By SASHA JOHNS / Community Columnist
The EBSCO Gallery of Fine Arts, housed in the Shelby County Arts building in Columbiana, is currently presenting a powerful exhibition by artists Yvonne Wells and Charlie Lucas. Wells and Lucas are self-taught African American folk artists who use found materials not only to create art, but to tell stories about their lived perspectives of faith and living through the changes brought about by the civil rights movement. .
Paul Barrett, the curator of the exhibition, has associated these two artists for this exhibition because aesthetically, the two have created works that have so much to say through the stories they tell, but juxtaposed together, the impact of these stories is expanded.
The two artists started creating their art in the 1980s for different reasons. Wells, in her eighties and originally from Tuscaloosa, worked in education through the turmoil of desegregation during which she earned a master’s degree in physical education. She started making “story” quilts in the 1980s and has received numerous awards for her work. As you browse the exhibit, you can see much of Alabama’s struggle for racial equality as well as other events in his life. Each quilt not only shows her perspective through each stitch, but also pays homage to her faith. Daughter of a minister, you can find a tribute to the Trinity in every work of art she has made.
Lucas, who grew up with a rich family history of arts and crafts, put the skills he learned as a child from family members, to work as an art, after a workplace accident. that changed the course of his life. Sculptor, Lucas welds and creates with all kinds of found objects. His job, too, is to tell the story of his life and the perspective of the world he has known. He lives in Selma and organizes camps for local children who want to create.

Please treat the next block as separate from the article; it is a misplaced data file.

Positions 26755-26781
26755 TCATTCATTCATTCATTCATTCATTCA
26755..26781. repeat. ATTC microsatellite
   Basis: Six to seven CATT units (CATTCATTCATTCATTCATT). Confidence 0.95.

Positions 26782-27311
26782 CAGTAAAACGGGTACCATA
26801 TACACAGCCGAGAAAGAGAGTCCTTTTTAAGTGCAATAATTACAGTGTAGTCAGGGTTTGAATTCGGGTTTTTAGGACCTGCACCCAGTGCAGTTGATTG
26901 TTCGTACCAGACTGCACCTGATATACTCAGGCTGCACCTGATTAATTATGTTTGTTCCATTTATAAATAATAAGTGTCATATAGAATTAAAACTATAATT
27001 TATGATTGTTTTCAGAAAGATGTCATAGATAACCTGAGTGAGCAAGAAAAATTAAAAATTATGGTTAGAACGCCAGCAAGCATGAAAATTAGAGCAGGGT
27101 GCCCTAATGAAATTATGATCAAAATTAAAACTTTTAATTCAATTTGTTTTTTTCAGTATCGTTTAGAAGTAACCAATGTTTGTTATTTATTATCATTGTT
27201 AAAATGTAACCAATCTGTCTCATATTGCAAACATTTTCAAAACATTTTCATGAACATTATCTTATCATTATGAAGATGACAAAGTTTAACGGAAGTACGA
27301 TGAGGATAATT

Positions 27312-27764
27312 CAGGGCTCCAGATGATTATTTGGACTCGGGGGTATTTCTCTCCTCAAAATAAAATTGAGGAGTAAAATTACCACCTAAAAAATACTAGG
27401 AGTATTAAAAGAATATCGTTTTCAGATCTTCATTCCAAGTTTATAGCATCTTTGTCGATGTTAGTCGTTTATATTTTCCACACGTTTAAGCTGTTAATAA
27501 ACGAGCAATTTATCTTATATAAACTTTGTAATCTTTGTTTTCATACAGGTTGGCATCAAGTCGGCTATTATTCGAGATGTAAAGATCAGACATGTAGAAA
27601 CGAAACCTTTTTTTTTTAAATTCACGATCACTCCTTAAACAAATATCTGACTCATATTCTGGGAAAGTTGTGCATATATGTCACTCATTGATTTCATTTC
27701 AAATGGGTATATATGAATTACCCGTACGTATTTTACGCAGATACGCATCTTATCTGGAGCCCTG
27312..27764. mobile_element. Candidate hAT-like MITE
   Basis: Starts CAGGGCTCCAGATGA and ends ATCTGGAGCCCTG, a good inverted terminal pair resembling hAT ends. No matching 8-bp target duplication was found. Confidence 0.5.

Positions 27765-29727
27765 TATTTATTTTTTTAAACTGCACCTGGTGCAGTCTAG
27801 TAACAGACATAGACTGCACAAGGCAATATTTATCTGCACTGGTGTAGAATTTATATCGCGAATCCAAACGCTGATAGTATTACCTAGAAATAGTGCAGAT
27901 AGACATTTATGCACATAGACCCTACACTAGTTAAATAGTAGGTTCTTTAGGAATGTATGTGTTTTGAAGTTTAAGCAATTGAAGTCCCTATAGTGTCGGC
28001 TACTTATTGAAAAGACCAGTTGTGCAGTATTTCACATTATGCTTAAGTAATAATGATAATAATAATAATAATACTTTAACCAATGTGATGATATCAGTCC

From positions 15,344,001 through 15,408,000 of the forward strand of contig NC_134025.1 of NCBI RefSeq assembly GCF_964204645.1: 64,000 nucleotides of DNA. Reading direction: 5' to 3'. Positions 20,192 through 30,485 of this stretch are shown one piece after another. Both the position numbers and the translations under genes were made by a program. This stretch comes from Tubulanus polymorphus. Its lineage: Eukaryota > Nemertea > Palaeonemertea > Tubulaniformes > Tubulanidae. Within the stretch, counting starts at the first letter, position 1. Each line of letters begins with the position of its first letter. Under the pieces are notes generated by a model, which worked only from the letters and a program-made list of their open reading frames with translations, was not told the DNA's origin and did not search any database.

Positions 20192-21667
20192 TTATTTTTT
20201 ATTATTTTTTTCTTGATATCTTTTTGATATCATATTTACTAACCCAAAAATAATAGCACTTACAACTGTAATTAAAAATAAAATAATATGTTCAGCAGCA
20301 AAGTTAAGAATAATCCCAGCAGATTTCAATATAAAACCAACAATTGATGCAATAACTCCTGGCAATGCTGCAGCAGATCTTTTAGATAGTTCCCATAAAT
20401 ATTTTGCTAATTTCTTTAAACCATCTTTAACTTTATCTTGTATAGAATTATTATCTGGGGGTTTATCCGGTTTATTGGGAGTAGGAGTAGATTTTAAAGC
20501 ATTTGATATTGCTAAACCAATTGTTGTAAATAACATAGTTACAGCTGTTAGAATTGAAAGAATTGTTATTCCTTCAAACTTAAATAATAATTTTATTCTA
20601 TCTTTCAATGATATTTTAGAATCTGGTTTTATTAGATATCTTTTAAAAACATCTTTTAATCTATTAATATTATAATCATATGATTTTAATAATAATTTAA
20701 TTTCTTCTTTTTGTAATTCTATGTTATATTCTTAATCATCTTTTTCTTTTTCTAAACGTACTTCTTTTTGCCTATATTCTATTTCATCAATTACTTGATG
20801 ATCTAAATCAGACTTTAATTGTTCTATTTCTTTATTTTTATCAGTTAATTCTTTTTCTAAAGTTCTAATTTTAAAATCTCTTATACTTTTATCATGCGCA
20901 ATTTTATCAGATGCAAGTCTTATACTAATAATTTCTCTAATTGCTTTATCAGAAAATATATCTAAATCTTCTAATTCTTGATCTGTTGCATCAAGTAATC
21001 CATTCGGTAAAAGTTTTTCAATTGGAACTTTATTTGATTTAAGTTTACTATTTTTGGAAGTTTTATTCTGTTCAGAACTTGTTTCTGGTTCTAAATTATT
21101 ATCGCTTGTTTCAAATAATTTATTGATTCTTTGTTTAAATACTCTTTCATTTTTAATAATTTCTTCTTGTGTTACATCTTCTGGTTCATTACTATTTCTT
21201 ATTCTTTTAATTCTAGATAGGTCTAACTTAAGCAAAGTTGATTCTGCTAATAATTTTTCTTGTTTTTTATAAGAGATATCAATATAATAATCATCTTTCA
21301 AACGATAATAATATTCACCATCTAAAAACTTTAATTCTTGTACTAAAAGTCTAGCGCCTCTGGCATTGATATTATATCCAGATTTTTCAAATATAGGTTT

“Alabama has the richest history of self-taught union artists,” Barrett said. He explained that these two artists, as well as others with whom he worked, exhibited their work across the country and even abroad, but often, for these creators, “familiarity ends up breeding contempt in some respects. They are accomplished artists, but often they don’t get the recognition they get in other places here at home in Alabama.
Barrett, as an accomplished curator, recognizes that bringing this level and type of art to small towns across the state celebrates not only the art, but the communities that host it.
“These artists have all this fantastic talent that comes from wanting to tell a story using what they had on hand. Hopefully this will inspire people to be creative, celebrate tradition and lead them to their own inspiration, ”Barrett said.
The exhibition “What I knew how to do” can be seen from Monday to Thursday from 10 am to 5 pm (Wednesday from 11 am) until July 22. The tour is free and more information about it can be found at the Shelby County Arts Council‘s website at Shelbycountyartscouncil.com.